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SS2: GOVERNMENT - 1ST TERM

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  1. Electoral Process | Week 1
    5 Topics
    |
    1 Quiz
  2. Types of Electoral Process | Week 2
    5 Topics
    |
    1 Quiz
  3. Electoral Process Continues - Proportional, Representation, Repeated Ballot, Direct and Indirect Elections | Week 3
    5 Topics
    |
    1 Quiz
  4. Ballot Systems | Types of Voting | Week 4
    3 Topics
    |
    1 Quiz
  5. Organization of Election | Week 5
    4 Topics
    |
    1 Quiz
  6. Electoral Commission and Electoral Officers | Week 6
    4 Topics
    |
    1 Quiz
  7. Public Opinion and Mass Media | Week 7
    6 Topics
    |
    1 Quiz
  8. Civil Service | Week 8
    6 Topics
  9. Personnel Administration in the Civil Service | Week 9
    5 Topics
    |
    1 Quiz
  10. Public Corporation | Week 10
    9 Topics
  11. Commercialization, Privatization and Deregulation of Public Corporations | Week 11
    4 Topics
    |
    1 Quiz



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Lesson 8, Topic 2
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Classes and Relationship Between Classes | Control of the Civil Service

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Structure of the Civil Service:

The Civil Service is organized into different classes:

(1) Administrative Class: They advise the minister on policy matters. They formulate policies and prepare the ministry’s or department’s budget. They provide leadership to the ministry, plan activities and programmes of the government, and coordinate activities of the civil servants. It is the highest class in the civil service. The administrative class includes the Permanent Secretary, Directors General, Directs, Deputy Directors, Assistant Directors, and other Principal officers.

(2) Professional Class: They offer Professional/Technical advice to the management on technical matters. It is the highest-ranked specialist class in the Civil Service. They are employed based on their professional knowledge and technical skills. It includes Doctors, Lawyers, Educationists, etc.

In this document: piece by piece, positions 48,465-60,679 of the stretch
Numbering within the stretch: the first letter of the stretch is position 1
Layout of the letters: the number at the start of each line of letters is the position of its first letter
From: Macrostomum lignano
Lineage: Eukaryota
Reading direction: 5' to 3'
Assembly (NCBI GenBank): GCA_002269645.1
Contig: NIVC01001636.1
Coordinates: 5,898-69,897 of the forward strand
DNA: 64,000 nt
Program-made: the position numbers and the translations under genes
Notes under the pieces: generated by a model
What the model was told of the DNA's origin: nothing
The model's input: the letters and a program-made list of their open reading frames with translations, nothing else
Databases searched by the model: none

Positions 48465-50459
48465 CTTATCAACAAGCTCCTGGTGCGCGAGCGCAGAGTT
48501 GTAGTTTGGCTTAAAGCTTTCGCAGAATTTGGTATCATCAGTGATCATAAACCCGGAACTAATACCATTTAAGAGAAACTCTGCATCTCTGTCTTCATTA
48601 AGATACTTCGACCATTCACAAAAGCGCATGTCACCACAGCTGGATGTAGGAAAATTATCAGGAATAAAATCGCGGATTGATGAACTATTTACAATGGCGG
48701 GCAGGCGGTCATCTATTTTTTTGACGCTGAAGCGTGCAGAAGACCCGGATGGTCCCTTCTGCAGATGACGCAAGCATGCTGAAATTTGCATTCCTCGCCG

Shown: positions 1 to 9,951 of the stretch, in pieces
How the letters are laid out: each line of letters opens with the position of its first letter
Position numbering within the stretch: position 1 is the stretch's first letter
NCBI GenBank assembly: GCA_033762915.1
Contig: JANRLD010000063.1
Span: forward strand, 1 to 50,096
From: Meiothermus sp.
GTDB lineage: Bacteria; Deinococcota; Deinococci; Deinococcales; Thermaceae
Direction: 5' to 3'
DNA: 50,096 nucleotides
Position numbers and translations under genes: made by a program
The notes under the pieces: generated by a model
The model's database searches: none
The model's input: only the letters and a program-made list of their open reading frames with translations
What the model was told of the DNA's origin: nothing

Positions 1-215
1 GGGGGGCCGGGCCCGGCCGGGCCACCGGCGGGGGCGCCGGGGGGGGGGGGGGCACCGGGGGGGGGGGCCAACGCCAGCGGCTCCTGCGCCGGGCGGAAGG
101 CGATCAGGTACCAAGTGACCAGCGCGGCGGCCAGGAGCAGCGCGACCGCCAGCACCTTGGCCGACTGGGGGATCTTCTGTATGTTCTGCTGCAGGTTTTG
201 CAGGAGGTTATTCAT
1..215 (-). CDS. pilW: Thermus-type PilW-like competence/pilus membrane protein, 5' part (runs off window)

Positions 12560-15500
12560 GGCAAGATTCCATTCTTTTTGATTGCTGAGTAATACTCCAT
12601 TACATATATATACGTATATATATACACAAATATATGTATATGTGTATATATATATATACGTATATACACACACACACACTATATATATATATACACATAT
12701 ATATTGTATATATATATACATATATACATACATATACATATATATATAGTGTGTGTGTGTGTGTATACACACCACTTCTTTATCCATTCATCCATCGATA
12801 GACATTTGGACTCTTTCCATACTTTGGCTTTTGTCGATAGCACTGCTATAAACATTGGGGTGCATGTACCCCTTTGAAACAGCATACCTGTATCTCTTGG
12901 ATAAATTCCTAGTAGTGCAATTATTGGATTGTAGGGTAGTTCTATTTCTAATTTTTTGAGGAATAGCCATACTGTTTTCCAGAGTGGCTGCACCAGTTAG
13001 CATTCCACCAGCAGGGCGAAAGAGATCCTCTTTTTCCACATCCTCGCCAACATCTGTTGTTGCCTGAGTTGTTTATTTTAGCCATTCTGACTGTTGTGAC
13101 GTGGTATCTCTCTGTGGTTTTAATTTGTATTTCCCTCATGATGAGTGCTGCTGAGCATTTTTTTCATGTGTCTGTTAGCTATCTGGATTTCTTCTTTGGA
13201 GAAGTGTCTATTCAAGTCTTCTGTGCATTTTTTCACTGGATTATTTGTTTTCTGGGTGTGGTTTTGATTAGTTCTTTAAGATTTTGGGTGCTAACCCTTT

(3) Executive Class: They are responsible for the implementation of government policies. It includes The Senior Executive Officers.

(4) Clerical Class: They carry out clerical duties in the Ministry which include keeping official records in prescribed patterns such as files, and letters. They include Typists, Clerks, Messengers, Stenographers, etc.

Stenographer: a person whose job is to transcribe speech in shorthand.

(5) Auxiliary or Manipulative Class: Auxiliary class includes cleaners, drivers, labourers, security officers, etc. They perform diverse menial jobs e.g. cleaning, driving, delivering messages, carpentry etc.

Relationship Among Classes in the Civil Service:

The Administrative Class is the highest class in the Civil Service. It offers leadership to the other classes in the Civil Service. It directs and coordinates the activities in the ministries. In doing this, it relates to other classes. It gives directives to professional, executive, and clerical staff.

On the other hand, the professional, executive, and clerical staff can relate with the administrative class but the laid down procedure must be adhered to. The relationship must be properly routed. To do this Civil Service has been structured from grade level 03 to grade level 17 and Permanent Secretary. Each officer has his/her grade level. Authority and power flow from the top and public service rules, procedures, and decorum guide interactions.

Control of the Civil Service:

The Civil Service wields enormous powers. These powers need to be kept in check to ensure the effective and efficient discharge of their duties. Among the control are:

(i) Legislative Control: The legislature monitors the civil service in implementing the approved policies and programmes. It does this through the legislature’s oversight function of the various departments. Secondly, the legislature approves their estimates for the year. It can also appoint a parliamentary committee to investigate the activities of a particular ministry or department. Any ministry or department can be invited to the legislature for questioning.

(ii) Executive Control: The executive controls the Civil Service through different avenues. Firstly, each ministry is under the control and supervision of a Minister/Commissioner. Secondly, it gives them guidelines under which they operate.

(iii) Civil Service Commission’s Control: The Civil Service Commission is responsible for the appointment, promotion, and discipline of Civil Servants.

(iv) Judicial Control: The Judiciary through judicial review can control the power of the Civil Service by declaring any of their actions that contravene the law ultra verse or unconstitutional.  It can also control the Judiciary through a writ of mandamus.

A (writ of) mandamus is an order from a court to an inferior government official ordering the government official to properly fulfil their official duties or correct an abuse of discretion.

(v) Press Control: The press can expose the wrongful acts of Civil Servants. It can also through constructive criticism check the excesses of the Civil Service.

(vi) Public Complaints Commission (Ombudsman): It investigates complaints laid against Civil Servants and recommends solutions to the Ministries and Departments.

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